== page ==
It’s not often you see someone carrying a spare tyre when they’re out riding. A tube, yes. A tyre, not so much.
What are the chances you’ll need a spare tyre in the middle of a race? Or worse, in the middle of a race that you ‘d be planning to race for six months? Or worse, 10 miles into that race, you need a tyre and you don’t even get the sense you’d even started it.
What are the chances? Pretty high actually, if you’re me. I had a tyre explode 10 miles into the Etape Du Tour – a race which follows a stage of the Tour De France.
A rip in the tyre wall meant a wait at the side of the road for a motorbike support. And then another wait as the support checked if they had any spare wheels they could give me before I was finally told “the only wheels you’ll see are the four on the bus that’s coming to pick you up!”.
I remembered this horrible memory on Sunday as I waited at the side of the road, this time just after the five mile point, for motorbike support. I was taking part in the Etape Caledonia and had selected the wrong gear before climbing a short sharp hill. I tried to change gear. My chain slipped. It became caught in the crank and it became so twisted and knotted even Alexander The great would have said “I may have conquered the world – but, fek’s sake, even that knot’s beyond me!”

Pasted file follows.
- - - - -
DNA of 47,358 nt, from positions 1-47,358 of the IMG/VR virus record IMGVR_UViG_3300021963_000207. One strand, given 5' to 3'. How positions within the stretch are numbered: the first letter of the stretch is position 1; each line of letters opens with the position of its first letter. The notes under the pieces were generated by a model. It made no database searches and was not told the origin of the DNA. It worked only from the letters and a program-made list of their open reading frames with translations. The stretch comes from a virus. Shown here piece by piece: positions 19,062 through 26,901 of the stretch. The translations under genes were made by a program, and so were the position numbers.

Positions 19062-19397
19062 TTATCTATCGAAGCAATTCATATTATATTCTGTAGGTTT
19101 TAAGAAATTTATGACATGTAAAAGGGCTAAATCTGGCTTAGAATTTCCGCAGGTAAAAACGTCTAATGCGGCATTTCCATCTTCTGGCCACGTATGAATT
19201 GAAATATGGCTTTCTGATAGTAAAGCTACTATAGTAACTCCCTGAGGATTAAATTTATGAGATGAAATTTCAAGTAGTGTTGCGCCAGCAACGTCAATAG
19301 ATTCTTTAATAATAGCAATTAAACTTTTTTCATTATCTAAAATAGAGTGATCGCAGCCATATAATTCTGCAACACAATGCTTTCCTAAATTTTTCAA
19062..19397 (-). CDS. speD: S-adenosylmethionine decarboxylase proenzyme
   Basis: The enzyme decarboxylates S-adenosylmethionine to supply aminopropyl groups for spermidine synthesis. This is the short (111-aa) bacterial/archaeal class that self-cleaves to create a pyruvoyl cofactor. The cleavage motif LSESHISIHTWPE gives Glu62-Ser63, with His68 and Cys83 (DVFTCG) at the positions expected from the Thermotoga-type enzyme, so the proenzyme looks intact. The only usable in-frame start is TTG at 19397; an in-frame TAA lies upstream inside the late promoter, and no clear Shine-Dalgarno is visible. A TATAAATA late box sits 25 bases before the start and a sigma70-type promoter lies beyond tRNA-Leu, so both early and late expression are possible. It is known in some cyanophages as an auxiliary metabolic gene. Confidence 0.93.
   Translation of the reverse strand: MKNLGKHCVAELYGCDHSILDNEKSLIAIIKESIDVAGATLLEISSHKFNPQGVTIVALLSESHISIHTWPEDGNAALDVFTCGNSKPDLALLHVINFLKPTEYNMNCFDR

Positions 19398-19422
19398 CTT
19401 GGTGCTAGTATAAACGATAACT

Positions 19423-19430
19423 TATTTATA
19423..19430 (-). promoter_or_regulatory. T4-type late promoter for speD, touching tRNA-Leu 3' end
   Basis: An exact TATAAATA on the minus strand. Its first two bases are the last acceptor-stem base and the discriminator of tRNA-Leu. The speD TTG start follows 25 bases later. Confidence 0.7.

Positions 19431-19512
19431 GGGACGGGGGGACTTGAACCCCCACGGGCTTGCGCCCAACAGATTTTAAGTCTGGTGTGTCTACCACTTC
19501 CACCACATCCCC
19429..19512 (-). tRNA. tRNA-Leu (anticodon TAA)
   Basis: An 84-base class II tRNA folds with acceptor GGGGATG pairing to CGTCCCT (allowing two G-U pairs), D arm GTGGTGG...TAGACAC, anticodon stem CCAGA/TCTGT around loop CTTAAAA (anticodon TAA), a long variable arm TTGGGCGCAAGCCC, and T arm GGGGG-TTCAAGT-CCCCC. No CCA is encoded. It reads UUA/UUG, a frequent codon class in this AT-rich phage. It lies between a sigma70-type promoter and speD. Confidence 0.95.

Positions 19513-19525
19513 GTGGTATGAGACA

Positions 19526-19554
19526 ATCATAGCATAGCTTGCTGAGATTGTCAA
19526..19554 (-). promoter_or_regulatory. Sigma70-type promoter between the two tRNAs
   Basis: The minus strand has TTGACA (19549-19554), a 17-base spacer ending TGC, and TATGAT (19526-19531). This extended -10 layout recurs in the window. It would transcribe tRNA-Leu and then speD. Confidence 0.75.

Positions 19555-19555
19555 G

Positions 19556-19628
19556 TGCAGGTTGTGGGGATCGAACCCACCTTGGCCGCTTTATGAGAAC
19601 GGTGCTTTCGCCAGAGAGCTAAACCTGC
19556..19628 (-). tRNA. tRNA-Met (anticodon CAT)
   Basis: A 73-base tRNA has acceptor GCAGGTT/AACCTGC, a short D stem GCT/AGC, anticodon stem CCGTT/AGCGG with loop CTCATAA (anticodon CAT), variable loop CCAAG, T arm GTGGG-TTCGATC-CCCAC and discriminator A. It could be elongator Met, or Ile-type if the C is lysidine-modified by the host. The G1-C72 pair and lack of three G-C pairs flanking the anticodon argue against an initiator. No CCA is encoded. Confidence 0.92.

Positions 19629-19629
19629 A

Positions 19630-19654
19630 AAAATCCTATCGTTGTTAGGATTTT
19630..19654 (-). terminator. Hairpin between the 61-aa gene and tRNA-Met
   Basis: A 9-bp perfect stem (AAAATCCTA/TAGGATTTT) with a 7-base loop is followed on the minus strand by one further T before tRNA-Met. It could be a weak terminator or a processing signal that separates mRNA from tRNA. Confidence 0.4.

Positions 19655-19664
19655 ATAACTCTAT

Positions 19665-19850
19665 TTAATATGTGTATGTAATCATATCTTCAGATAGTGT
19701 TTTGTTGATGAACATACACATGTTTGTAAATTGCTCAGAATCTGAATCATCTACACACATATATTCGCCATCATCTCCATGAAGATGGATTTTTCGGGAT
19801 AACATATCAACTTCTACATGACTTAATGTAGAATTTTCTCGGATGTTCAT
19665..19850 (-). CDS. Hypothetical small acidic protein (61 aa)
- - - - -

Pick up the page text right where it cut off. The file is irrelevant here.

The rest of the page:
But, as I waited for the inevitable conversation with the mechanic that would lead to the sweep up truck, he said:
“Wait, is that a quick release link?”
Before he pressed the chain, split it in half, threaded it through and released the knot in 30 seconds. He then threaded the chain back, linked it together and said: “You’re good to go!”
And I had a second flashback. I remembered in January I’d tried to change the chain, failed miserably at removing the pins, destroying the chain tool in the process, before I’d replaced the chain again with quick release links.
Thank you, January Andrew! You’re a star! (Even if you didn’t know what you were doing and was just following the first YouTube mechanic video you could find).
So, despite starting again near the back of field, as every one had passed as the bike was fixed, at least I was starting again this time
As for the race, a new three mile loop adds an interesting challenge to the first half and some cracking views of Schiehallion. A rebrand gives some cracking looking jerseys. And, despite a heatwave on Saturday and forecast of a dry day with more to come, there was still a couple of spots of rain as we passed Loch Tummell. The Caledonian Etape – never knowingly dry no matter what the forecast!
The highlight of the race however came as I reached the 70 mile point. I saw a man with a spare tyre tied onto the panniers on the back of his bike, I didn’t think “Ha! He won’t need that!”. Instead, I thought: “Well played, sir, well played indeed!”
(Oh, and Iain claims he won – but the official time shows a dead heat, so I’m still the undisputed heavy weight champion of the Etape Caledonia!)